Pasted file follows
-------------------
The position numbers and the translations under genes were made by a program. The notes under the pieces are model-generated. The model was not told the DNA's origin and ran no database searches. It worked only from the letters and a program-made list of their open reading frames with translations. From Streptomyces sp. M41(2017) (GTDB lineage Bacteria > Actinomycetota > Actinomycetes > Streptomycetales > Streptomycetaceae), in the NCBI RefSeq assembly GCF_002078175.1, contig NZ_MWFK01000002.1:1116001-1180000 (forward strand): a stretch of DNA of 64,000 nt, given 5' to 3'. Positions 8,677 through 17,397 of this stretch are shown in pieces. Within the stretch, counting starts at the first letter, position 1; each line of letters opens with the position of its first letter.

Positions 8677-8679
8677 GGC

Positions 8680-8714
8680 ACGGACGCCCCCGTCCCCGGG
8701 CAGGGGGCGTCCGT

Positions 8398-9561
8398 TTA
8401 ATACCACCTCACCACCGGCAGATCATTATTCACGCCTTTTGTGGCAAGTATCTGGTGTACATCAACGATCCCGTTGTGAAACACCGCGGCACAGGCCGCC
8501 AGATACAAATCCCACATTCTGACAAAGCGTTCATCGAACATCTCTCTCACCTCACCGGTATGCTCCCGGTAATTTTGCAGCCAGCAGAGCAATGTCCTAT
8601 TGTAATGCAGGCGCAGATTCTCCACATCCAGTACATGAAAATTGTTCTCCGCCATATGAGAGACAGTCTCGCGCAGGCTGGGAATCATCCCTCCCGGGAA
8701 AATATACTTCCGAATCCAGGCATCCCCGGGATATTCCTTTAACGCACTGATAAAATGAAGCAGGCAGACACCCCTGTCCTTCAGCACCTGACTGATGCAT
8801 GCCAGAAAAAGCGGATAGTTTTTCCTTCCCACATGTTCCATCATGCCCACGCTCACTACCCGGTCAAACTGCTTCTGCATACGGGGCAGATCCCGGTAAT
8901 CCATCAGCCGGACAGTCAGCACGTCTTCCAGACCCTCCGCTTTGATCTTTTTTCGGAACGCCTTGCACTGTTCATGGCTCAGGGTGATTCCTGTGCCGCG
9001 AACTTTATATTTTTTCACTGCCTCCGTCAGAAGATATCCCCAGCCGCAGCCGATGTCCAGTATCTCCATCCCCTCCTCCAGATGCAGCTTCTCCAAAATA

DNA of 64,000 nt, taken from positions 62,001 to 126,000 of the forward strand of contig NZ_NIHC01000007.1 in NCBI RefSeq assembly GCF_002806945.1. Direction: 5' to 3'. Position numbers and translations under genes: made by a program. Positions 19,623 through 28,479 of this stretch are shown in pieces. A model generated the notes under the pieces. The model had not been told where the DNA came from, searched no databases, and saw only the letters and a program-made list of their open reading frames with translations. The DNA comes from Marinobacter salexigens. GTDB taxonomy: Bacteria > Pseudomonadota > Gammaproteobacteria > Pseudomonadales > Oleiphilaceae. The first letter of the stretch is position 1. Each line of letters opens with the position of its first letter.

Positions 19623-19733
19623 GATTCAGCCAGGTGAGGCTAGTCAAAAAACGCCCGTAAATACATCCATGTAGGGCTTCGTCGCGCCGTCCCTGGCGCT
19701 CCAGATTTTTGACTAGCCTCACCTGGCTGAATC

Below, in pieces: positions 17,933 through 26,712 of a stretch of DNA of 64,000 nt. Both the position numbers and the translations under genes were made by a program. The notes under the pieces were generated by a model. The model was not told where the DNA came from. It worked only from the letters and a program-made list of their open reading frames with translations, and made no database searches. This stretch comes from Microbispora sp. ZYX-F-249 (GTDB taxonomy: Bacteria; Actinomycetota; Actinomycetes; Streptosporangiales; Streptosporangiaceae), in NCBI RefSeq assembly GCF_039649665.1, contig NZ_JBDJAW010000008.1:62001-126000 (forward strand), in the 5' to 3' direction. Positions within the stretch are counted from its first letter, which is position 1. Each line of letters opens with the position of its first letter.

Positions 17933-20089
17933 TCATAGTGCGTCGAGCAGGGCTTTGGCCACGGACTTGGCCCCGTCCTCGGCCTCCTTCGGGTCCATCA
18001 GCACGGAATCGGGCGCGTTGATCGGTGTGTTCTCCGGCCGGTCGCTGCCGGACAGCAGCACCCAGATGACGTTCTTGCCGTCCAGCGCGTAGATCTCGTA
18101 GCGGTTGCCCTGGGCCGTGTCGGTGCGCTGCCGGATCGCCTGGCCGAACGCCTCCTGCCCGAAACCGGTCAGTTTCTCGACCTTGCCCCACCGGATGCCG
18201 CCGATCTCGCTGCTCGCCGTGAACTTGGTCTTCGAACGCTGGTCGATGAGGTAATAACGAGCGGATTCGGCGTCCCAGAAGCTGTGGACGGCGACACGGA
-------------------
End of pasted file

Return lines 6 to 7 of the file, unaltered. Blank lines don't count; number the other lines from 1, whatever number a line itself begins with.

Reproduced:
8701 CAGGGGGCGTCCGT

Positions 8398-9561